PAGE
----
Firefox is by all means the most security and even more privacy concerned browser. Even Opera has lacks, as for Chrome it’s not lacks, it’s deliberate.

    If I feel animosity towards Firefox and the slowness and lack of reactivity i mentioned it is because I cherish since always this browser. Now as above has been pointed out, the user’s system capacities is of course a first parameter. But we do compare browsers’ capacities each one of us on our respective computers, right? Opera opens itself fast, but pages hrdly faster than Firefox. But there is not only page velocity, there is also the whole browser responsivness, which in Firefox seems to be heavy, you know what I mean.

    So, should I return to Firefox (1- privacy, 2-extensions) then I would think twice before installing an extension, these are for many absolutely an enchantment but extremely resource-hungry.

    1. Jojo said on October 3, 2010 at 8:18 pm
      Reply

      I’m still not understanding this “slowness” that you and some others are complaining about.

      How do you recognize this slowness? WHAT do you see when the browser is slow?

      As I said previously, I don’t see any any slowness UNLESS I am on a slow site OR FF total memory use gets too high. For me, I notice this when the total VM size gets over about 900MB. Task Manager in WinXP doesn’t show this figure, but Process Explorer does show it in the column labeled “Virtual Size”

      I’d suggest that those experiencing “slowness” in FF take some time to examine and monitor memory usage. Try restarting the browser. If performance is suddenly better after restarting, then you know the problem is the usual FF memory pollution (likely from one or more add-on’s).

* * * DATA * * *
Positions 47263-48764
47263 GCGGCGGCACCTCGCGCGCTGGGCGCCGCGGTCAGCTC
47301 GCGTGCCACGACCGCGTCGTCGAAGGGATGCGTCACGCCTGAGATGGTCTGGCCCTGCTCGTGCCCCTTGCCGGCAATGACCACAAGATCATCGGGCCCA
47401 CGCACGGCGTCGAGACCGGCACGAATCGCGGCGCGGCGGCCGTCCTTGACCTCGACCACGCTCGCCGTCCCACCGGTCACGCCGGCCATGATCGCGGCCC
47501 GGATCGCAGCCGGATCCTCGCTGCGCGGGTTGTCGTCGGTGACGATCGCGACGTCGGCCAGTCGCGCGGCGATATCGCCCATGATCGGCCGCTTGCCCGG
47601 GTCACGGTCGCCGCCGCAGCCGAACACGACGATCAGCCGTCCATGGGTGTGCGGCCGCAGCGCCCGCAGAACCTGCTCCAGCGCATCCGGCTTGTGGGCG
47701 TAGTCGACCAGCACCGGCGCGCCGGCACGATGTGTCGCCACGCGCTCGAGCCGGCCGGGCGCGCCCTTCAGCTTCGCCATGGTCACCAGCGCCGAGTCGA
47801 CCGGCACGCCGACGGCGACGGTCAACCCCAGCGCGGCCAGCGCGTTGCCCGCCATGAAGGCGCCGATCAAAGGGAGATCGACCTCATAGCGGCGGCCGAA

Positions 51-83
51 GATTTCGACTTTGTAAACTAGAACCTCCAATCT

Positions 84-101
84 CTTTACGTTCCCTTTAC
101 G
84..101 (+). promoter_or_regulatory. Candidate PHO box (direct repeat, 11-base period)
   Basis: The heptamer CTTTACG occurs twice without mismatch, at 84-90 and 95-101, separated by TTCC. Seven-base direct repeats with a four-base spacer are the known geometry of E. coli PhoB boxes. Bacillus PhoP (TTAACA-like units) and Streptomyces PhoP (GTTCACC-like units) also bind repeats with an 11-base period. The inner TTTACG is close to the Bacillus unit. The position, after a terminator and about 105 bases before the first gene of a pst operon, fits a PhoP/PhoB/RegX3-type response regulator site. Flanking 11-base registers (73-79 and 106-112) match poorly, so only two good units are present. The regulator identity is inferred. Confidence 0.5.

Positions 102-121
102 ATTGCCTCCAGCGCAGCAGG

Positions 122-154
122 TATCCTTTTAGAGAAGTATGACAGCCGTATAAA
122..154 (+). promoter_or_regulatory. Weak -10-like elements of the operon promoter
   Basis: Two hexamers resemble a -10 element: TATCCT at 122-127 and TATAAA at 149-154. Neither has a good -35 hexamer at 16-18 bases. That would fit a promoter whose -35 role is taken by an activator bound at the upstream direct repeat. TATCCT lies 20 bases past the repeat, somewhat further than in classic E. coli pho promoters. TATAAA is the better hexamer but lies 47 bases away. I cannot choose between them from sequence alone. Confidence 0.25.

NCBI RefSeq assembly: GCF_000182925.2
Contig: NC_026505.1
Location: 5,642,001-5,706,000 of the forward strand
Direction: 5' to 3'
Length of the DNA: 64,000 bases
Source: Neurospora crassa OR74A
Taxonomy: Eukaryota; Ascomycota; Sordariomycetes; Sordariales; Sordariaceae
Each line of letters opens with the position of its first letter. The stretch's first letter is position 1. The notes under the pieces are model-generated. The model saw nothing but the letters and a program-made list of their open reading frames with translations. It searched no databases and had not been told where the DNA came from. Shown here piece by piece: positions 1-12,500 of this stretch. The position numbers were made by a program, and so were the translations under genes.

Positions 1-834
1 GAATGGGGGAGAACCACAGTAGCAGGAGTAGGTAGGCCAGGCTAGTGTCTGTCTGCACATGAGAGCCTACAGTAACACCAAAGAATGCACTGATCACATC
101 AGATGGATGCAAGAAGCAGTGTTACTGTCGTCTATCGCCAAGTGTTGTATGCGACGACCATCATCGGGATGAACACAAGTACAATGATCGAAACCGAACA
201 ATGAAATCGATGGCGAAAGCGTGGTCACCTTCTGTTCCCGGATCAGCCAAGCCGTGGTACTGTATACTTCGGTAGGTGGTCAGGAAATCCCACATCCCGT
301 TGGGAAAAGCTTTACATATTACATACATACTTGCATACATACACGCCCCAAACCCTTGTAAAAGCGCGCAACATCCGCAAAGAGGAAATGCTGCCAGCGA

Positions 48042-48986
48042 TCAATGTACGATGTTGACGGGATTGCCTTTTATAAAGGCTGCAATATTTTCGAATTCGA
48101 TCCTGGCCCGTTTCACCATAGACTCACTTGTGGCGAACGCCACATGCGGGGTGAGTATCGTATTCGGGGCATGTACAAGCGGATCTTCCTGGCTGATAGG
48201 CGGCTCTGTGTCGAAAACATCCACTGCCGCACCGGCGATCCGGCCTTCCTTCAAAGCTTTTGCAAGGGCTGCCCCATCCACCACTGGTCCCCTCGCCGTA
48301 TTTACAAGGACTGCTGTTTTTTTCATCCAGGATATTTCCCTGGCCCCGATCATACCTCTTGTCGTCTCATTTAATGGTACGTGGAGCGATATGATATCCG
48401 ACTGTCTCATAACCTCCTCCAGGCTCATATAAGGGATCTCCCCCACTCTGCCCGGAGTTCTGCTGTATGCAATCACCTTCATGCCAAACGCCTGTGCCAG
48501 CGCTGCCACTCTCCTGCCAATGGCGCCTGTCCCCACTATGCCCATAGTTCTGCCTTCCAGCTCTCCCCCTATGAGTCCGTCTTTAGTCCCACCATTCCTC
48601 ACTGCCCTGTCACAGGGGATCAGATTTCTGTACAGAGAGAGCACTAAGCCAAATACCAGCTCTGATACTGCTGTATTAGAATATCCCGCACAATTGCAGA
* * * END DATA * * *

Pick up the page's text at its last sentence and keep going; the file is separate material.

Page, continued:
The FF developers seem unable to control memory usage in their browser from the add-on’s. And instead of trying to fix this long standing deficiency, they waste developer resources on stupid ass things like replacing the status bar with a new toolbar. Jeez…

  17. harjeet said on October 3, 2010 at 11:40 am
    Reply

    firefox is not so good as chrome.

  18. micwallo said on October 4, 2010 at 5:17 am
    Reply

    There has a place for you to express your voice to Firefox 4.0

    https://firefox.uservoice.com/forums/57440-firefox-4-beta

  19. Matias said on October 4, 2010 at 8:15 am
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    Firefox has much better add-ons than rivals. I almost moved to Chrome but came back to Firefox when i found how bad Chrome is to block ads and flash. Using Firefox with Flashblock and Adblock is good choice. In some websites Chrome can’t even open dialog box before you reload the page. It’s annoying. And when some of these websites are my favorite i really start to avoid Chrome. So my honeymoon with Chrome is now over. Folk, please don’t be fooled by these SunSpider and Peacekeeper statistics. Test your browser in real life and make your decision after that.

    And IE-browser – there will be e.g Active X and malware issue. Remember it. Using IE will always be a huge risk.

    1. Jojo said on October 4, 2010 at 10:19 am
      Reply

      I won’t use IE, except in rare cases, because of Active-X controls.